VI. Daltia's people dwelled in the forest. And though she'd spent almost a full decade away from her homeland she could still read woodland better than any human who'd spent his life in towns and cities. When it came to rooting out cults within a settlement's slums, or else ensconced in the basement of a nobleman's mansion, Sir Aaron knew how to question people and read the truth or falsehood in their eyes. But the forest was Daltia's. So the blue knight yielded, and let his squire take the lead. It wasn't long before she found the trail. The elf's eyes gleamed with cold purpose. "A woman walked away from the body," she said.
VII. Aaron told Azura to remain, and Daltia tethered her horse -- not trusting the less intelligent animal's discipline so much as the knight trusted the unicorn's. Then the two of them followed the signs the elf had discovered. They moved slowly, and muffled the clanking of their armored plates as best they could. There was no need for haste. Daltia could see that the woman whose path they followed hadn't been running. Perhaps she didn't believe anyone would have happened upon the corpse so soon. But the thought which troubled both their minds was another possibility: that she didn't fear any pursuit which may come...
VIII. They weren't that far from the eyeless corpse when they heard chanting, words intoned in an ancient tongue and a female voice. The language was incomprehensible to the knight and squire, but they both felt the same chill as when they'd first approached the clearing. Dark magic was being worked... And soon enough they saw its orchestrator through a gap in the bushes ahead. A woman in a pale green dress stood with her back to them, her arms stretched out on either side of her body -- palms upward. A bloody eyeball rested in each one. There was a mound of earth before her, a few feet long. A stone slab lay embedded in the ground at its far end.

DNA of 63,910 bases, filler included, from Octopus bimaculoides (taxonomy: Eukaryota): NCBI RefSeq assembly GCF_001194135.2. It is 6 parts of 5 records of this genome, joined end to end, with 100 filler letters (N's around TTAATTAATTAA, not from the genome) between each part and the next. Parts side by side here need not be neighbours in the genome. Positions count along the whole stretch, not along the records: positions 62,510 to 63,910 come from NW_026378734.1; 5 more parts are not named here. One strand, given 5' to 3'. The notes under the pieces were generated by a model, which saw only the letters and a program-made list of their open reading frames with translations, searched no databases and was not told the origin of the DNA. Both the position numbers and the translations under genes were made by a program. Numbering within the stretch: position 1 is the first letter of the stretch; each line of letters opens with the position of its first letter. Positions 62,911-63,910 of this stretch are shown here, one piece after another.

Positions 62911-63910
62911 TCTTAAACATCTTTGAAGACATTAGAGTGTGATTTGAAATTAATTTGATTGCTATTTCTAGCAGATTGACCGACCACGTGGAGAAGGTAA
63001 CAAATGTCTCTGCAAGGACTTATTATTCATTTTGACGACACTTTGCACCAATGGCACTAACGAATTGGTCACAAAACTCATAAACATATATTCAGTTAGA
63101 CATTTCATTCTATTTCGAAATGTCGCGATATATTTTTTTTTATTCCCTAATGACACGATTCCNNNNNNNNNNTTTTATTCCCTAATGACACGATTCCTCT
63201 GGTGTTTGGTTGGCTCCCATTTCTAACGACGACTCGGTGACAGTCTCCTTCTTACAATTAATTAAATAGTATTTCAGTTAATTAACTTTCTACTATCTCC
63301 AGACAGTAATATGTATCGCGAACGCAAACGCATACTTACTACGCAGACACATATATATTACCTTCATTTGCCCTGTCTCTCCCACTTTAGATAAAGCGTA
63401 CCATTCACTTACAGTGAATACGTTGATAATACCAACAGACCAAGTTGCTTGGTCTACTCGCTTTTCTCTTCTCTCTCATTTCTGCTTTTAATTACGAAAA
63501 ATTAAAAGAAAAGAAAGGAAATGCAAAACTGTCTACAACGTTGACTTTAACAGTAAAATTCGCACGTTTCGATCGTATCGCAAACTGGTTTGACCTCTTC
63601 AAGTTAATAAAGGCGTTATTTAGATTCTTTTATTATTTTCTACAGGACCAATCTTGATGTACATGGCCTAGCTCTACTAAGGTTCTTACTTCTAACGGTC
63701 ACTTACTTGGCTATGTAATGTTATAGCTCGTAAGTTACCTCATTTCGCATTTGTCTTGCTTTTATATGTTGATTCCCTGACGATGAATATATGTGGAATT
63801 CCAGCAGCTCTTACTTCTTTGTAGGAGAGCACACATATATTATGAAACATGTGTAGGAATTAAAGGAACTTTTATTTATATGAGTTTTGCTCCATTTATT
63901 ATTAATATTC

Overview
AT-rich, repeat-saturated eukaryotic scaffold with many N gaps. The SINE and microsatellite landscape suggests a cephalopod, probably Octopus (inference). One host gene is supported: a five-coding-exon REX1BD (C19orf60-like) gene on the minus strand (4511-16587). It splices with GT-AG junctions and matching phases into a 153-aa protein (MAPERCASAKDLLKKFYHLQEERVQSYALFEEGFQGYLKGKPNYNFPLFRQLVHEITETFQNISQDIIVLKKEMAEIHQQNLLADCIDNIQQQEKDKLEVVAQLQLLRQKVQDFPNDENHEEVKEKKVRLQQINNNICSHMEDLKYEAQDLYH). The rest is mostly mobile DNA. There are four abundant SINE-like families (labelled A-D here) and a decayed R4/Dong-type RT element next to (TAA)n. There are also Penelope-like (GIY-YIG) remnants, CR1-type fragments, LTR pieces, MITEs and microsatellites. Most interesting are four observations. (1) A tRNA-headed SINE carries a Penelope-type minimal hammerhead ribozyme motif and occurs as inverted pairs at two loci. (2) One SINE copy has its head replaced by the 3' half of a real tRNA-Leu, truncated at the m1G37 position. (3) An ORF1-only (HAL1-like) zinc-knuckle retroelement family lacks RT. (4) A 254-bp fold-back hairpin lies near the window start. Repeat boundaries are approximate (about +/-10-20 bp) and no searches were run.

IX. The woman whirled round and shrieked when knight and squire emerged from the bushes. There was both rage and anguish in the cry. Sir Aaron had seen much necromancy over the years, and dealt with enough of its adherents to understand what it all meant. A woman trying to raise the dead with the fruit of murder to recover a loved one's life at the cost of another's. The tragedy was told in her eyes and cry. But it didn't matter. Justice still had to be done. So when she pressed both eyeballs into one hand, clutching the grisly trophy safe while she drew her knife, he didn't hesitate. He stepped forward and struck. The blow was swift, sure, and fatal. In an instant she lay still, and the knight gazed down at her corpse. He wondered if she'd find what she sought in the underworlds, or only face punishment for her deeds. But that wasn't for him to know. So he and Daltia strode back to their steeds, leaving the matter in the hands of the gods.